Writing that paragraph made me feel absolutely pathetic. Okay, I know, there's nothing wrong with writing about celebrity crushes - the reason I've done so, on the aforementioned blog entry - but there's something about having a crush on Olivia that makes me, well, pretty uncomfortable. It's not because she's effortless. And it's not because she's quite a crazy fellow - crazy and funny and biting at the same time. But I can't get myself to watch Attack of the Show when she's on. Watching her do the show suddenly doesn't mean paying attention to what she says, and I'd like to think I'm beyond that.

It all happened when I found myself in another bookstore, browsing a copy of Bloomberg Businessweek - not necessarily because she was there, mind you. I've been browsing that magazine for the design: it just happened that they had her as a "case study" of sorts during their recent popularity issue. Which I, of course, read. Which, of course, made me sqiurm. And more so.

Six years ago, Olivia Munn arrived in Hollywood with fading ambitions of making it as a sports reporter and set about deploying her good looks in promotional campaigns for sodas, sneakers, and rock bands. None of it got her anywhere. Things started to change only when she found a niche market to target: nerdy guys. "The people who control popularity," says Munn, "are the people who are not popular."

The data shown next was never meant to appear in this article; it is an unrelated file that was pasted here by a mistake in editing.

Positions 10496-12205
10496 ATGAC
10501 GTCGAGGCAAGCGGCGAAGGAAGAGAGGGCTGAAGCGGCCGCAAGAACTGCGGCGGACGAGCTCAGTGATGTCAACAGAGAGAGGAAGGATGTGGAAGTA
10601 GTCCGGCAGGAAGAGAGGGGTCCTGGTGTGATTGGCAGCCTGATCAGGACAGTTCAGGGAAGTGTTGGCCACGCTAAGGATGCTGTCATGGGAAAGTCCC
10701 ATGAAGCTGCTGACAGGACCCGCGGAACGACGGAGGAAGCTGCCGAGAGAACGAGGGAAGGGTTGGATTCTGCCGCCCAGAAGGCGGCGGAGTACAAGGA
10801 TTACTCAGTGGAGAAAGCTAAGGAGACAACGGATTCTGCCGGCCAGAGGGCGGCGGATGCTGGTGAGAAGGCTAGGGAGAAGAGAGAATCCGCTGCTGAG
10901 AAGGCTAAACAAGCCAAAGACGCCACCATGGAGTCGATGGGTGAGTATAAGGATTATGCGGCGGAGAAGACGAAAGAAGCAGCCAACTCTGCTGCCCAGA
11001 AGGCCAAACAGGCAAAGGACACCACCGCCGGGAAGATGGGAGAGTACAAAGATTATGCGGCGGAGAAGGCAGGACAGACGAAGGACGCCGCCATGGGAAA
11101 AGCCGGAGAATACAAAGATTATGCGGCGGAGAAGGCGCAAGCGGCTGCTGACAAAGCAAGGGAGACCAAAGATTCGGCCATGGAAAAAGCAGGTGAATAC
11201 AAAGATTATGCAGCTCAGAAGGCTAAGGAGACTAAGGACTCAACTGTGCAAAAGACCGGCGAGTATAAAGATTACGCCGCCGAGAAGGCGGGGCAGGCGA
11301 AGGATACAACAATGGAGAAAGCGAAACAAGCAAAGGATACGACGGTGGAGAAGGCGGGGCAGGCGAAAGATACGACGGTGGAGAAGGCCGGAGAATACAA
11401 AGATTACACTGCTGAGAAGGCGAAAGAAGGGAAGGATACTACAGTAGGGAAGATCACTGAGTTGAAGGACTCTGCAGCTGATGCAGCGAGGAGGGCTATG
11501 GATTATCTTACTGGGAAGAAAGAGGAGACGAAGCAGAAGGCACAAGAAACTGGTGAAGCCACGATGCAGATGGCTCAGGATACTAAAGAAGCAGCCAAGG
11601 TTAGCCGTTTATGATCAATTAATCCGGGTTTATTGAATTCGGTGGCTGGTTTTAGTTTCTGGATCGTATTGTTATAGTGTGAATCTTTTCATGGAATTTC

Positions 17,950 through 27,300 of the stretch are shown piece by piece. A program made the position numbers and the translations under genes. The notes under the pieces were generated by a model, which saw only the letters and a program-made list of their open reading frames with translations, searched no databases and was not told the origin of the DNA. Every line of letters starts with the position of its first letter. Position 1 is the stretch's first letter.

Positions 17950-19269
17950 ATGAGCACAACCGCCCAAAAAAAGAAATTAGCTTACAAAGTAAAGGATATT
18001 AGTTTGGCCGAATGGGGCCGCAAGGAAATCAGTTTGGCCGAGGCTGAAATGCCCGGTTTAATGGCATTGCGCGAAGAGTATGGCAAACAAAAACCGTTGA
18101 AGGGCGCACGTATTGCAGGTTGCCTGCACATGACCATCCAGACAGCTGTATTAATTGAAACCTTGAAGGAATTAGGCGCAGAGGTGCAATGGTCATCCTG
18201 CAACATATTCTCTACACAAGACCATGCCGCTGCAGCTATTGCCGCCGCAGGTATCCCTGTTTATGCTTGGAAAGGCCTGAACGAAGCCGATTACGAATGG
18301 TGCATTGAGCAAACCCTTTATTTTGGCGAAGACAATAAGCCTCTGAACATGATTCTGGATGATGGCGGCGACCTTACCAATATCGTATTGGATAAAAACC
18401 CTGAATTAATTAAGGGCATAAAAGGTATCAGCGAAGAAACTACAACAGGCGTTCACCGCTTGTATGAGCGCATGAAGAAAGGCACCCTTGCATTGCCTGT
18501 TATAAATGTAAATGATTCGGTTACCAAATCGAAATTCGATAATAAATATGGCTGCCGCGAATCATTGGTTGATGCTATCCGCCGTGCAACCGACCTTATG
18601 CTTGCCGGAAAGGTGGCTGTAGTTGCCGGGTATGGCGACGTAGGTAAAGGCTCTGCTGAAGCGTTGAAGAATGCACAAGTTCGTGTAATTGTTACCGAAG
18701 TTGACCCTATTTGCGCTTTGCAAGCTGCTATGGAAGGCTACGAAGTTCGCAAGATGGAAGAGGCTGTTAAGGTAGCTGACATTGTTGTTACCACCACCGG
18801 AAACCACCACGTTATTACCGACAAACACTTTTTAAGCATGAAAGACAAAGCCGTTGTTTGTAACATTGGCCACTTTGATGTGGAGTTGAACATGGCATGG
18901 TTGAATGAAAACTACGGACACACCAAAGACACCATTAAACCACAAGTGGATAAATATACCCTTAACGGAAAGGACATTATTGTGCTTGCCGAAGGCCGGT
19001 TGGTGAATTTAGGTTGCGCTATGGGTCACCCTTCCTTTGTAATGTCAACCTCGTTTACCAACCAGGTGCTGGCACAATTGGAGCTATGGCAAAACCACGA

Now, now, I openly embrace my being a nerd. I know too much about things not everybody cares about, and I don't really spend my days hanging out with people. But that line didn't really do me favors. There I was, a guy fresh out of work, going through the magazines to find something to read, because I choose to have some substance in my down time rather than race to be wasted. Me, a guy who, despite many invitations, never really hung out with anyone - maybe because I'm just not available, but mostly because people probably think I'm that unappetizing mix of boring and obnoxious. (There's a reason I try not to talk about myself too often.) When you're out, I'm in my bedroom, asleep, my mind probably preventing that Olivia Munn person from infiltrating my dreamscape. Not really helping, that description.

It's ironic, really, that urge for acceptance - the urge to be accepted by everyone, and most importantly, the urge to be accepted by yours truly. Then again, this world treats "be yourself" like trash.

I was at the bookstore this afternoon when all of this came to my head, while I was browsing the latest issue of GQ, the one with LeBron James on the cover. And then I realize that the Olivia Munn pictorial was in that issue. In one page of that issue. That printed goodness, limited to one page - and I know for a fact that there are at least four photos. Maybe I am superficial, after all - I told myself I won't buy that issue on the power of my disappointment alone. But we'll see what next month brings. Yes, I am a hopeless nerd.